Are You Throwing Away Nutrient-Rich Parts Of Your Food?

Often we throw away the parts of our fruits and veggies that have just as much or more nutrition than the part we typically eat!

Here are 10 ways to reduce waste, boost nutrition, and get the most benefit from your food.


1. Acorn Squash

When preparing acorn squash, most of us eat only the flesh of this superfood. But we may be missing out! The skin is loaded with antioxidants, phytonutrients and fiber. Why not try preparing acorn squash by putting a pat of butter, a drizzle of real maple syrup and some unprocessed sea salt on each half and roasting with their skin. Then eat the whole thing. The skin adds texture, color, and nutrition. Of course choose organic to reduce pesticide residue and wash before cooking.

2. Orange Pith

Don’t we all peel the orange and pull off as much as the bitter white pith as possible before enjoying the sweet, juicy sections? Well the pith has the highest concentration of flavonoids which are cancer and heart protective. So it’s a good idea to leave some of the pith on.


3. Orange Rind

There’s even benefit to using the antioxidant-rich rind (as long as you have chosen organic!). The rinds have cell killing properties (as in killing cancer cells) and are highly anti-inflammatory. Probably the best and easiest way to benefit from the rinds is either to peel some strips and add them to tea as it steeps or cooking liquid that calls for orange flavor or even easier – zest some into your salad dressings and recipes.

That’s where the greatest amount of the flavor resides so you’ll boost the orange flavor of the recipe. It’s also where most of the essential oils are, and orange oil is the richest source of d-limonene which has numerous health benefits of its own!


4. Watermelon Rind

The rind is very rich in something called citrulline, an antioxidant compound that fights free radicals. Probably the best way to get the benefit of the rind is to buy organic watermelon and include some of the washed rind in a smoothie or just juice it in a blender.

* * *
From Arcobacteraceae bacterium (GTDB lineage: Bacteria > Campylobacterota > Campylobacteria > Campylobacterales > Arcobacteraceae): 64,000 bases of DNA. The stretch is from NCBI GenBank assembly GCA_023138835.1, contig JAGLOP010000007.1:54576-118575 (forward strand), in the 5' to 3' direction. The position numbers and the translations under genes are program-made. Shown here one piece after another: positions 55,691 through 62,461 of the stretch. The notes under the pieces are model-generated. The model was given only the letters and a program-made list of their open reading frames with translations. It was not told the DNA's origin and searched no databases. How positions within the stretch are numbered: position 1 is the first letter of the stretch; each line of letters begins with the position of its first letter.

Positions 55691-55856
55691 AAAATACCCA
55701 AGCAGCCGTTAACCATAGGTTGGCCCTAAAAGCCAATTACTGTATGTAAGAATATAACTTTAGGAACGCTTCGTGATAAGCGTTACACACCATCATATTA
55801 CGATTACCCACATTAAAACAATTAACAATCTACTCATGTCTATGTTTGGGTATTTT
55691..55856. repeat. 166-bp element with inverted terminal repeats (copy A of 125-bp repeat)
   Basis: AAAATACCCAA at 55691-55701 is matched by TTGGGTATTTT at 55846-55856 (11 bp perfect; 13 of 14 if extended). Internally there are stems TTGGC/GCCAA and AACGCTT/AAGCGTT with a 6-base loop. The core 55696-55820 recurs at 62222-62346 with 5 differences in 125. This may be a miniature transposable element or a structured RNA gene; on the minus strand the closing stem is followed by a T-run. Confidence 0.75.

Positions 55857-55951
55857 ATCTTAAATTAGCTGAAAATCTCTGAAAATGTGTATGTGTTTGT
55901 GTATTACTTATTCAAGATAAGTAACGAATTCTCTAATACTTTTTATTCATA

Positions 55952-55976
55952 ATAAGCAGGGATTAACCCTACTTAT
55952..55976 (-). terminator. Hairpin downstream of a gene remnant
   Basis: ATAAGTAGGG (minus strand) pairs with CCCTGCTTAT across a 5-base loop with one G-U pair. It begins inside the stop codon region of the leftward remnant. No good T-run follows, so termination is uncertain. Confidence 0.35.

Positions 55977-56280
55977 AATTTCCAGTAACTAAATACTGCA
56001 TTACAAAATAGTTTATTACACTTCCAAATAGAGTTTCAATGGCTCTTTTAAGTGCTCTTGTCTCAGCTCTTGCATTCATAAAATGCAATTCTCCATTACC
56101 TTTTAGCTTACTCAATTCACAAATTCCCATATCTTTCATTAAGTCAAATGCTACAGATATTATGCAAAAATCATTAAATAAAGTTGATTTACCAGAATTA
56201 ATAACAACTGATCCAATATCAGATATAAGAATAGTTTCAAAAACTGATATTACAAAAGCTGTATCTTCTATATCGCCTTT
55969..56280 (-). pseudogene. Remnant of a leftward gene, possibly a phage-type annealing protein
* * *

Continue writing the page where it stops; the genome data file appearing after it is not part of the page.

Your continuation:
5. Watermelon Seeds

Even the black watermelon seeds are edible and quite healthy as they contain iron, zinc, protein, and fiber! They can be roasted just as you would roast pumpkin seeds.


6. Pineapple Core

While the core isn’t as juicy and soft as the flesh you can still eat it and you should. Pineapple contains bromelain, a naturally-occurring protein enzyme that may alleviate inflammation and pain. Studies have shown that bromelain content is most concentrated in the pineapple’s core.

7. Broccoli Stalks

Instead of cutting the florets off the stalks and throwing the stalks away, you can peel and cook them along with the florets. They have just as much fiber and antioxidants. You can eat the whole thing raw, add chopped stalks to a salad, roast them, steam them, juice them – just don’t waste them!


8. Kiwi Skin

That fuzzy brown part of the kiwi is safe to consume and according to experts, has three times more fiber than only ingesting the green flesh.

9. Potato Skin

You get more of the vitamin C, fiber, and potassium potatoes contain when you cook and eat them with the skin on. Again, just be sure you choose organic to avoid pesticide residue.


10. Carrot Skin

Most of the nutrients in carrots reside just under the skin. So to get the most benefit choose organic carrots; don’t peel – just scrub clean with water; roast or steam them whole with a bit of healthy oil and cut up after cooking.

Did you realize these parts of these foods were edible and nutritious?


I love using every bit of the healthy foods I cook, knowing I am getting even more nutrition as well as the most bang for my nutrition buck!